One thing that really caught my attention from that episode was the bit about ‘nduja, a fiery spreadable sausage from Calabria (chiefly Spilinga and surrounding areas) — especially the part where the Bikers assisted an expert ‘nduja maker in creating a batch from scratch! I am a bit of a sucker for this sort of thing, so I’ve been nosing around the web for a decent supplier. It should be a very interesting addition to cheese sandwiches or a tomato sauce!

Chocolate and peanut butter Baklava

Cooking Without Limits

GAB_5568_mix_res

With Chocolate baklava in my mind, I changed a little bit the recipe and I made a new dessert.  I add peanut butter and I made another great easy dessert. You can make it with your kids for Christmas or any other time.

To get it very crispy I used olive oil only to brush the dessert at the end.

Ingredients:

  • Phyllo dough
  • Nutella
  • Peanut butter

Directions:

Preheat oven to 220°C. Take 4 sheets of phyllo dough and put it on a baking sheet in a baking tray. Put a big layer of Nutella on top of the phyllo dough and on top of them add another 4 sheets. Add a layer of peanut butter on top.

Roll everything slowly not to break it and then put it in the oven. Bake it for 20 – 30 minutes. Check it from time to time so it doesn’t burn.

This extra…

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Quiet week

It’s been pretty quiet here — just easing into 2018, really

I made farfalle con le fave al prosciutto (pasta with ham and broad beans) yesterday — had to leave out the one stick of celery, but otherwise I stuck pretty much exactly to the Diane Seed recipe (second result). It turned out deliciously, as recipes from The Top One Hundred Pasta Sauces are wont to do 🙂

I’ve been reading La Belle Sauvage recently — it’s pretty good! Pullman retains his magical touch and worldbuilding skill from the His Dark Materials trilogy, and builds on it subtly and skilfully. The plot and pacing are just right, moving fast enough to keep the reader enthralled without leaving them in the dust (Hah! Pun not necessarily intended). The canoe whose name gives the book its title is almost a character in its own right, and you *will* come to care about its fate as much as that of Malcolm, Alice and baby Lyra — a testament to the skill of the author. There are some lovely little continuity nods and calls-forward to the HDM trilogy, some obvious (such as appearances by Mrs Coulter, Lord Asriel and so on) and some less so — for example, astute readers might remember a Dame Hannah Relf from two brief scenes in Northern Lights and Amber Spyglass respectively. She puts in multiple plot-significant appearances here as a young Scholar, and is one of my favourite characters 🙂 I’m not sure how much more I can say without delivering spoilers, but rest assured, if you liked His Dark Materials you will definitely like La Belle Sauvage (and hopefully the rest of the Book of Dust trilogy).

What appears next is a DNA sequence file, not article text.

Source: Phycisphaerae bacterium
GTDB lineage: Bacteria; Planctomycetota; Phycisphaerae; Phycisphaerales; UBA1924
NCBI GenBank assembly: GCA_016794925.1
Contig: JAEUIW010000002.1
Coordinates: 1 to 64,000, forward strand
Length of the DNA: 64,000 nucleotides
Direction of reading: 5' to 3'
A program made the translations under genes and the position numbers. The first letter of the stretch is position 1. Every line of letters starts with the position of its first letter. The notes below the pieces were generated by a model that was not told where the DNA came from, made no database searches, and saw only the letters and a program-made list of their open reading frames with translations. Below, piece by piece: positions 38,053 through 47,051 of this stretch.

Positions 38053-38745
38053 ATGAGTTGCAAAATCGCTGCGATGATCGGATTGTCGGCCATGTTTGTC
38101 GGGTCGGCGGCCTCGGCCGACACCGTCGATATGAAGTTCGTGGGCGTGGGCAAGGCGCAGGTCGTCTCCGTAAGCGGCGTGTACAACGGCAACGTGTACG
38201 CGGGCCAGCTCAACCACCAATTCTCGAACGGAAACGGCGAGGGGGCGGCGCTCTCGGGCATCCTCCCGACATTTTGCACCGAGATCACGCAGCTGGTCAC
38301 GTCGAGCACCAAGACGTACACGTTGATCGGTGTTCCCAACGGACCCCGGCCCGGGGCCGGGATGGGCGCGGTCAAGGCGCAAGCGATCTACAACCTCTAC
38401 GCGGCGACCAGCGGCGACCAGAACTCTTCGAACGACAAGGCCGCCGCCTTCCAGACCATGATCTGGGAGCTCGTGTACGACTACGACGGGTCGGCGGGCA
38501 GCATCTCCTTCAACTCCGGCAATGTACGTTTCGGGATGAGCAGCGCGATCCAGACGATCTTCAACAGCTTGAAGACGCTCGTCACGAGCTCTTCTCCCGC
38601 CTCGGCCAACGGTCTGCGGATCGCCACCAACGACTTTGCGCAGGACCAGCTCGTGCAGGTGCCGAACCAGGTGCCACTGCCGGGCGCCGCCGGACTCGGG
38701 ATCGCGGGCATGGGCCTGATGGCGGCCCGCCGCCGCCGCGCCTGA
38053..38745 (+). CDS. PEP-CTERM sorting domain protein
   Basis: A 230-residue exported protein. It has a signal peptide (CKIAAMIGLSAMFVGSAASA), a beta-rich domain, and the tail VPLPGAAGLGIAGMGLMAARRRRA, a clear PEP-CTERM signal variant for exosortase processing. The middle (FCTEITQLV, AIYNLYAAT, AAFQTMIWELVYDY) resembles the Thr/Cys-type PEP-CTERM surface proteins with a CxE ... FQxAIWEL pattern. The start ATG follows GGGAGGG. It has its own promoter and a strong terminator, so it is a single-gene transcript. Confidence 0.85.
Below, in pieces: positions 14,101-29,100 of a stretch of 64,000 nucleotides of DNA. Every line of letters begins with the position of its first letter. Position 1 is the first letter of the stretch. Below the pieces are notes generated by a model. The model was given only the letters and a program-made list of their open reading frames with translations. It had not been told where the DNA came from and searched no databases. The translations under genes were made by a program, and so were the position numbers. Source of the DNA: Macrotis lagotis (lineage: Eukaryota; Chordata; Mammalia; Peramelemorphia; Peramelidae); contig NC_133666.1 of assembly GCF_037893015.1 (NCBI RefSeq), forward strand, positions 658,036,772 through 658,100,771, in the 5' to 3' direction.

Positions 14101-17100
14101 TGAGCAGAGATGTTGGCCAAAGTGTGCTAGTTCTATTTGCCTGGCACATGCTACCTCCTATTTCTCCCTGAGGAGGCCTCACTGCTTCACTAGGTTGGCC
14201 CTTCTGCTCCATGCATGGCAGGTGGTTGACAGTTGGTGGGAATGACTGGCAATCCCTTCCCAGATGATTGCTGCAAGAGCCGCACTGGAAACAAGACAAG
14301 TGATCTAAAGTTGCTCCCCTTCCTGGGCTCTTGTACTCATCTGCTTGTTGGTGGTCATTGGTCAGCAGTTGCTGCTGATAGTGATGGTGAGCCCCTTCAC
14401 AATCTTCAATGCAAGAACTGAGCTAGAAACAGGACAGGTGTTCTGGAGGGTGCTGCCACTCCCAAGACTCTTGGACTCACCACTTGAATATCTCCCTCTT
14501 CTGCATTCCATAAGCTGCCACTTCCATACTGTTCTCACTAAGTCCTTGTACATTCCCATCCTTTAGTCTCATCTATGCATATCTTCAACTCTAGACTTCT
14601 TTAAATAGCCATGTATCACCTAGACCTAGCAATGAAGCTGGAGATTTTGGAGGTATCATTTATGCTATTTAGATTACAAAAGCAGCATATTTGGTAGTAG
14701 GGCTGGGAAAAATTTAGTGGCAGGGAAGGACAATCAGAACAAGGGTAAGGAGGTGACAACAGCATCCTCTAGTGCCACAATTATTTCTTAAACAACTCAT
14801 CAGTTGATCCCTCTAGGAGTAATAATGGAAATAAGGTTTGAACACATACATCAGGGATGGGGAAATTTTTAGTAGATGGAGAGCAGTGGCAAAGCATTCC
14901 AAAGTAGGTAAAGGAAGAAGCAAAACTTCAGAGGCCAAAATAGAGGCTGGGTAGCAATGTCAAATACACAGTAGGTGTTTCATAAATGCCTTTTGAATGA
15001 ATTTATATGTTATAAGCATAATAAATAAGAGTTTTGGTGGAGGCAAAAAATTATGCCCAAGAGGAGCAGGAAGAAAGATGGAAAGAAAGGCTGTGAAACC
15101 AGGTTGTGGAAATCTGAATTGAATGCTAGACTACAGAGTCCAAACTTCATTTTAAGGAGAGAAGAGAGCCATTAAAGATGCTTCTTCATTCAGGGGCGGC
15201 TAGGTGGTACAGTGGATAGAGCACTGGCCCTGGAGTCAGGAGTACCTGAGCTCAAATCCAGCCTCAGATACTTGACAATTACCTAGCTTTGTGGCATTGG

Happy new year!

Here’s to 2018! Skaal! [a Nordic toast meaning roughly ‘Good health!’]

The lack of post last week was due to a very restful soporific state induced by vast quantities of delicious food — roast chicken with bacon, stuffing, sprouts and roast spuds (and I made a veggie-soss-and-roast-veg risotto for my mum — I used this recipe as my jumping-off point, omitting the wine and preparatory sausage-browning (which wasn’t necessary as mum’s preferred brand of veggie sausages cooks so quickly) and using a good strong cheddar instead of parmesan at the end — it was extremely well received!).

Since then I’ve been snacking away on various types of pate, cheese and festive nibbles from my usual supermarkets — yum yum!

I’ve also been experimenting with pasta dishes containing asparagus, and I’ve come to the conclusion that they should all include sautéed onion and garlic, and perhaps a bit of stock, even if the recipe as written doesn’t call for them — I’ve found that the flavour can be a bit pallid otherwise.